The Biometric Open Protocol Standard (BOPS) provides identity assertion, role gathering, multilevel access control, assurance, and auditing. The BOPS implementation includes software running on a client device (e.g., smartphone or mobile device), a trusted BOPS Server, and an intrusion detection system (IDS). The BOPS implementation allows pluggable components to replace existing components’ functionality, accepting integration into the current operating environments in a short period of time. The BOPS implementation adheres to the principle of continuous protection in adjudicating access to resources. Accountability is the mechanism that proves a service-level guarantee of security. The BOPS implementation allows the systems to meet security needs by using the application programming interface (API). The BOPS implementation need not know whether the underlying system is a relational database management system (RDBMS) or a search engine. The BOPS implementation functionality offers a “point-and-cut” mechanism to add the appropriate security to the production systems as well as to the systems in development.

Purpose

This standard provides a biometric-agnostic, multilevel security protocol.

Abstract

Revision Standard – Unapproved Draft.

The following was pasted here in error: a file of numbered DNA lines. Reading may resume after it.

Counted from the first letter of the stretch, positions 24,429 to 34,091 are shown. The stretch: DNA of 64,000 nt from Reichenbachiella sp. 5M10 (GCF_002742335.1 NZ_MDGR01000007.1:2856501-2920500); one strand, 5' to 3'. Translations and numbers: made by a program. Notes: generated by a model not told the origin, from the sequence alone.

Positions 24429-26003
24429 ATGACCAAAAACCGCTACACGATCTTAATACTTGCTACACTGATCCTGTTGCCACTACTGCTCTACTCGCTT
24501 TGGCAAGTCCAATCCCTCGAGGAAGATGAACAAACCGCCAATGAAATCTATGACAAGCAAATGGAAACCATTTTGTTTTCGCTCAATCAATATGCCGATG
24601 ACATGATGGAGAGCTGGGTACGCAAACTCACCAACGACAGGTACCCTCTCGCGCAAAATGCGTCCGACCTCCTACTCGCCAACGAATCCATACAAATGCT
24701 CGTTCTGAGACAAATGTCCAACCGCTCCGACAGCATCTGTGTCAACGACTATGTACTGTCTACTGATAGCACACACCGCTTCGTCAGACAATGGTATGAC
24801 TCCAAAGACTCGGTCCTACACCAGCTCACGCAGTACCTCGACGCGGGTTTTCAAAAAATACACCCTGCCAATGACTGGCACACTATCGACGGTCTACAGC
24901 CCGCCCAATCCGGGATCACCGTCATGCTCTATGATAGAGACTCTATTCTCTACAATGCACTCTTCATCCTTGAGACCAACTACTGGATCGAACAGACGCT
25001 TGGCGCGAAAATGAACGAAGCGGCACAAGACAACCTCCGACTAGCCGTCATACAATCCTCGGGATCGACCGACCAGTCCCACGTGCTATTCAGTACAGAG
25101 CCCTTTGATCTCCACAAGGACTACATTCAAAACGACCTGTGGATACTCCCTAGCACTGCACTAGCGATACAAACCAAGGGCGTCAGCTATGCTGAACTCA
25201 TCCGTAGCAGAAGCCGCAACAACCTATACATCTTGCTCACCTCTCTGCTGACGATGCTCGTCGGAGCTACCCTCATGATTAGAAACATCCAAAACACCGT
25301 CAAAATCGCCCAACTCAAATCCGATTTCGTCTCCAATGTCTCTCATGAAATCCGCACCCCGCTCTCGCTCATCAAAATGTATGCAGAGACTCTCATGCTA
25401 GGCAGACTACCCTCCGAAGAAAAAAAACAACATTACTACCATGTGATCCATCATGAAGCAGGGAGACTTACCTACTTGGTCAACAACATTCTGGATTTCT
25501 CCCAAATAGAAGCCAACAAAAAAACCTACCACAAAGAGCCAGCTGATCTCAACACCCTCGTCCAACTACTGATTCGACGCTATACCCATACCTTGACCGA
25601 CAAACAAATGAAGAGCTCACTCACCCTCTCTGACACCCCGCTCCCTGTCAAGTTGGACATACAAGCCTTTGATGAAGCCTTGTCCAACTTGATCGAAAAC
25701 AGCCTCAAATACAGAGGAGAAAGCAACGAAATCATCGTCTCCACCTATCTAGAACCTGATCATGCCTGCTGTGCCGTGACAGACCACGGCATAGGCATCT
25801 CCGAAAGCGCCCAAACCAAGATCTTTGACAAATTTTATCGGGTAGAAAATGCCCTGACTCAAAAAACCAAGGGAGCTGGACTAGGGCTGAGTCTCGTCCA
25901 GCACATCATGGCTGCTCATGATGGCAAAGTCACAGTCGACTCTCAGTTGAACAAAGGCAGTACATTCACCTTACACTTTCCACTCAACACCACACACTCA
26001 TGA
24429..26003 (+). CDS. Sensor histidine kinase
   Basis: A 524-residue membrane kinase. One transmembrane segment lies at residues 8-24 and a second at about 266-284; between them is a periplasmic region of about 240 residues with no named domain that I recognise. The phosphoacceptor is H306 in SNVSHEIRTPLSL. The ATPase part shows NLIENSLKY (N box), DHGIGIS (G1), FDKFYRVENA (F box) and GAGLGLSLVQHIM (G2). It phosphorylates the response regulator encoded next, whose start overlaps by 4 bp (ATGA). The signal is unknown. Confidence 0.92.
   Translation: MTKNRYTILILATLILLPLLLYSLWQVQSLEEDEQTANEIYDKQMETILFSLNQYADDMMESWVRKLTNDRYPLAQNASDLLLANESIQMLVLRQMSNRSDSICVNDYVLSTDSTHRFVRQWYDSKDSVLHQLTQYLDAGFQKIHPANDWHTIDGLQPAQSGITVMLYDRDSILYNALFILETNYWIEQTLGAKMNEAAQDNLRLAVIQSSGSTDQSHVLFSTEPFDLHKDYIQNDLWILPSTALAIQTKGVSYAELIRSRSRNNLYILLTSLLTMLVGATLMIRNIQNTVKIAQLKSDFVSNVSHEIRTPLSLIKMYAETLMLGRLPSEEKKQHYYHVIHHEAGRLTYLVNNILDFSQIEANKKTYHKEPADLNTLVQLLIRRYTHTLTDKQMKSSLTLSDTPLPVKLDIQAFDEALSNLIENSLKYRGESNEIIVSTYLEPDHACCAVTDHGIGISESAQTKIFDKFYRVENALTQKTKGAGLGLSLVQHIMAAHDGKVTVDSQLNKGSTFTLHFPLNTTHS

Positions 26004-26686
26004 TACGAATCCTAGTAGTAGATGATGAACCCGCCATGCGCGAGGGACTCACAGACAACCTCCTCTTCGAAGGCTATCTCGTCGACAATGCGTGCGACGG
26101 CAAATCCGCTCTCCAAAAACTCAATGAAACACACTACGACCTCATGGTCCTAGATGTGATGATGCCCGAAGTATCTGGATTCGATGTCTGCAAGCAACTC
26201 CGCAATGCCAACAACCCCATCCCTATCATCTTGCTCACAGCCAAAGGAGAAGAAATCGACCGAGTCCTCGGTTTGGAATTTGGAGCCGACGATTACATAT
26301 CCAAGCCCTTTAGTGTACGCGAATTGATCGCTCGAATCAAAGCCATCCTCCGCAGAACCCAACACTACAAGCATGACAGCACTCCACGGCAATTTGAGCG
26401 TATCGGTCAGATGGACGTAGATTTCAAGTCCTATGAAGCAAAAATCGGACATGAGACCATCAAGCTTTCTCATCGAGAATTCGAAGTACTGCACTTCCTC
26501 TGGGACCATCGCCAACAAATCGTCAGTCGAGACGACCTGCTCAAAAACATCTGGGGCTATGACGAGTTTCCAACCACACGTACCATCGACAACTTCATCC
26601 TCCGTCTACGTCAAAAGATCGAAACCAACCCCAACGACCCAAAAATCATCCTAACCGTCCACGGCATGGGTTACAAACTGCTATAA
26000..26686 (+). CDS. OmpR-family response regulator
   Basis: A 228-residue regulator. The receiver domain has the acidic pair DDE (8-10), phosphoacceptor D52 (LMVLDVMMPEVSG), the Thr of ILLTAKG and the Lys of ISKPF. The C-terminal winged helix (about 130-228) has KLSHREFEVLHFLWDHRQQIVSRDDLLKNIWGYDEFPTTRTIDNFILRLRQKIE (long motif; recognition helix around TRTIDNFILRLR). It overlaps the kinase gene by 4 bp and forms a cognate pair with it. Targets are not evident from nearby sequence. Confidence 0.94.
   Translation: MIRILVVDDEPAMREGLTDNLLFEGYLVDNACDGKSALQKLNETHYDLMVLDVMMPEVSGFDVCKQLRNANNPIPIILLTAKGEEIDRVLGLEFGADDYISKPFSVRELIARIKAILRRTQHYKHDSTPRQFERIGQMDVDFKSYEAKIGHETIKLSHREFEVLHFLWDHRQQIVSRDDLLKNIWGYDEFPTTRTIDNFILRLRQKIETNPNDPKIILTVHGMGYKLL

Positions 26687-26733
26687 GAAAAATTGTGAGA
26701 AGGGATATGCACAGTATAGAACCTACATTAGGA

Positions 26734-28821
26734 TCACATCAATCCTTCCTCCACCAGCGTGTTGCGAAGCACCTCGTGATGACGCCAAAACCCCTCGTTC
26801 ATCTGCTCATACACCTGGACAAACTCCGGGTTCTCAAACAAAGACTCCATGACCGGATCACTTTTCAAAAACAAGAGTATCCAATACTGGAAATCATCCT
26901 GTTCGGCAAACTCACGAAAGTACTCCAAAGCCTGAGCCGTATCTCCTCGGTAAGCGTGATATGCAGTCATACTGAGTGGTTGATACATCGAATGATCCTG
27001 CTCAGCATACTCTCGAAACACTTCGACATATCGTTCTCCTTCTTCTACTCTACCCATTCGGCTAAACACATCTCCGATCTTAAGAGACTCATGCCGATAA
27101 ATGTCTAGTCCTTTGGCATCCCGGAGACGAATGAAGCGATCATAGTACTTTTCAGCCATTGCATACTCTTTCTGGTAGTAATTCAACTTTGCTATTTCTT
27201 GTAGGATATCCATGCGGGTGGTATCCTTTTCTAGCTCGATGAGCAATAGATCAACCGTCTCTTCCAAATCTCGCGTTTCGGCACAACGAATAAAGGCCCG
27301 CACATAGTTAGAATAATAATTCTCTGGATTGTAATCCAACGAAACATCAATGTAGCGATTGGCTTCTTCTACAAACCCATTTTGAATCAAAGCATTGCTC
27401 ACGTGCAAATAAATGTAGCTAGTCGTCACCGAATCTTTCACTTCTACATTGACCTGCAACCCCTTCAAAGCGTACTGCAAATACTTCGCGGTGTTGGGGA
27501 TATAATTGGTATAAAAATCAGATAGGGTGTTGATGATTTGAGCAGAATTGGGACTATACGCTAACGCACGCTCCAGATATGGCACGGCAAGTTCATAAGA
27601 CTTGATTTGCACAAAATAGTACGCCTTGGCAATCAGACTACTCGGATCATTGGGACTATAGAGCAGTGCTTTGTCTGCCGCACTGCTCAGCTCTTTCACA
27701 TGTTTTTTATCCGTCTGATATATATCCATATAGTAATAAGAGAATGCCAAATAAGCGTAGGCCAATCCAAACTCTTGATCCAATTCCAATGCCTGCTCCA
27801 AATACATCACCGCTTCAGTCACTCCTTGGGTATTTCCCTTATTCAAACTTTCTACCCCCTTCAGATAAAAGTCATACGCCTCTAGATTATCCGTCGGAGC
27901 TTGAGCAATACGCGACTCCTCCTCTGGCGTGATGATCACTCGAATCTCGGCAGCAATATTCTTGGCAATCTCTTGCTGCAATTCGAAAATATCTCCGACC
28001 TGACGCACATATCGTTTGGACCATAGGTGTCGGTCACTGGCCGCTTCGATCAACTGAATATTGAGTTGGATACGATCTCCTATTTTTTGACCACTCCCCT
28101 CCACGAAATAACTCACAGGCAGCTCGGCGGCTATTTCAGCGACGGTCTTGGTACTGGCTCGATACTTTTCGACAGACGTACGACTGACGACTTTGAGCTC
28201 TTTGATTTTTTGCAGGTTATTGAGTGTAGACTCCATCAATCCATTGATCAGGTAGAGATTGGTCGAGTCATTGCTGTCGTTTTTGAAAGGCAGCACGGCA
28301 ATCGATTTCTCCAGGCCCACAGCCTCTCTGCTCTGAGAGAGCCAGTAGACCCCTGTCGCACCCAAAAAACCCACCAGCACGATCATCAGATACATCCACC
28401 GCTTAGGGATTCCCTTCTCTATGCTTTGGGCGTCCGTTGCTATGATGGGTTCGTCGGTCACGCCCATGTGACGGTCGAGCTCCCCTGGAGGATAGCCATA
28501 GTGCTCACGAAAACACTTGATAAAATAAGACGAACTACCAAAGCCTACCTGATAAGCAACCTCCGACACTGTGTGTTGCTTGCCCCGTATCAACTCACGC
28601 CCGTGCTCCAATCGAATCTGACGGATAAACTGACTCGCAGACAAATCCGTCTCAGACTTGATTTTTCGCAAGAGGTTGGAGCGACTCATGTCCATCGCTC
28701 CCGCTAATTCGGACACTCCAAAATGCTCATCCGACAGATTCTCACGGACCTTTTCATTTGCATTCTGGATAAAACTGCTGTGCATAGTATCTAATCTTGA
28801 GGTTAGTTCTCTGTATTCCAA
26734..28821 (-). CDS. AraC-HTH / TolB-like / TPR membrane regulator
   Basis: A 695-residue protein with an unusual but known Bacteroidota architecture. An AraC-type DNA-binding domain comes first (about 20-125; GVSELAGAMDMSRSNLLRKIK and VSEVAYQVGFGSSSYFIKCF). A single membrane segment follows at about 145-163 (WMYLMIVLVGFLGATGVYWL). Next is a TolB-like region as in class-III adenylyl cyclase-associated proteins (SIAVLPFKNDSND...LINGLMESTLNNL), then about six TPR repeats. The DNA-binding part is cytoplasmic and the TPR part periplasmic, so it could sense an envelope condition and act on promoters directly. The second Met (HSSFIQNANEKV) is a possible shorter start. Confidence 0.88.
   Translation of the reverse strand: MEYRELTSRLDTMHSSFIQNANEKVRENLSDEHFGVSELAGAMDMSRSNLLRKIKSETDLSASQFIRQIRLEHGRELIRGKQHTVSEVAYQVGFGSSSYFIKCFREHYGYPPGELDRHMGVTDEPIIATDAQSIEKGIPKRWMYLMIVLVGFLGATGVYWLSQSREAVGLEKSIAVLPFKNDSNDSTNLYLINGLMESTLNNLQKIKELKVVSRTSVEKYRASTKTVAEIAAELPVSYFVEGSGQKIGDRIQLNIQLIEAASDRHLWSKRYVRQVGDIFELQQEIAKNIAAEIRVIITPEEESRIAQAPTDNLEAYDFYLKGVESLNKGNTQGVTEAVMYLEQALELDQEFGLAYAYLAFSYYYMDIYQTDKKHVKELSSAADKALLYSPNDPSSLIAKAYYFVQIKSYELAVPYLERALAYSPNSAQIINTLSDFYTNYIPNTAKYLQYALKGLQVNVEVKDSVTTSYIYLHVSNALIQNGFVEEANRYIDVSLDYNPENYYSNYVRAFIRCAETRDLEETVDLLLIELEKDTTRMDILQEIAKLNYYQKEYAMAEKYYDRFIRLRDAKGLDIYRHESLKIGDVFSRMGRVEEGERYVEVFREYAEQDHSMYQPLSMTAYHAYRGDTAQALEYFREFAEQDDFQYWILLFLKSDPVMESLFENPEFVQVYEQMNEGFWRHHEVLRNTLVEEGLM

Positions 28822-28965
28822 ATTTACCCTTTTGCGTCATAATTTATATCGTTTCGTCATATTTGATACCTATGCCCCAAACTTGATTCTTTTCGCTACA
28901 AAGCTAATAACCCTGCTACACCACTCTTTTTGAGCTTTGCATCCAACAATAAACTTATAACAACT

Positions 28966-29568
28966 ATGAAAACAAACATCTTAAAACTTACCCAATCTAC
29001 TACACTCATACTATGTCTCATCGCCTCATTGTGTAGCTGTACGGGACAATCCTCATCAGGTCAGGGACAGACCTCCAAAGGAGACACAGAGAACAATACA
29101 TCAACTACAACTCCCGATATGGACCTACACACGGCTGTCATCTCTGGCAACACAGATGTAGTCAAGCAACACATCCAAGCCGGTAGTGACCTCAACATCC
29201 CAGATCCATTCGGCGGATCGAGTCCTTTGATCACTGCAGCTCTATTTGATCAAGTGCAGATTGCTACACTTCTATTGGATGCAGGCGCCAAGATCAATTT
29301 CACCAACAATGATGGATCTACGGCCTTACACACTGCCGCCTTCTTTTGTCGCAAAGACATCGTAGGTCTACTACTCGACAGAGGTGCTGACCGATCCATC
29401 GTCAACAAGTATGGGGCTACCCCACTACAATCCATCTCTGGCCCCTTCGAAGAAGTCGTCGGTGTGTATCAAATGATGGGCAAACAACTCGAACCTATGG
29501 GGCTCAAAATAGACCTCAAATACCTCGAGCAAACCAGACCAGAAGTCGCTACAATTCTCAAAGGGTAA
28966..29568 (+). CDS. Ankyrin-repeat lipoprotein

Identity assertion, role gathering, multilevel access control, assurance, and auditing are provided by the Biometric Open Protocol Standard (BOPS). The BOPS implementation includes software running on a client device, a trusted BOPS server, and an intrusion detection system.The BOPS implementation allows pluggable components to replace existing components functionality, accepting integration into current operating environments in a short period of time.The BOPS implementation provides continuous protection to the resources and assurance of theplacement and viability of adjudication and other key features. Accountability is the mechanismthat proves a service-level guarantee of security. The BOPS implementation allows the systemsto meet security needs by using the application programming interface. The BOPS implementation need not know whether the underlying system is a relational database management system or a search engine. The BOPS implementation functionality offers a pointand-cut mechanism to add the appropriate security to the production systems as well as to the systems in development. The architecture is language neutral, allowing Representational State Transfer (REST), JavaScript Object Notation (JSON), and Secure Sockets Layer (SSL) or Transport Layer Security to provide the communication interface. The architecture is built on the servlet specification, open SSLs, Java, JSON, REST, and an open persistent store. All tools adhere to open standards, allowing maximum interoperability.There are a few use cases when biometrics matching is required on a server side. For instance, 1:M matching, which brings a challenge of a slow transaction between the client device and a server. BOPS addresses the speed of biometric authentication transaction and solves the problem of a threat on a mobile device. Such a threat assumes that an intruder decompiles the code on a copied virtual image of a mobile device, uses this source code to stop authentication calls, and attempts to get a control of a server that authenticates and grants permissions.To mitigate these risks, BOPS encrypts the initial biometric value (IBV) without the encryptionkey, then stores a half of the IBV on the client device and the other half on the server. Thebiometric matching occurs on the server.In this way, stolen device can not bypass authentication, hence compromised device or server renders no useful information to an attacker.This document describes the essential methodology to BOPS.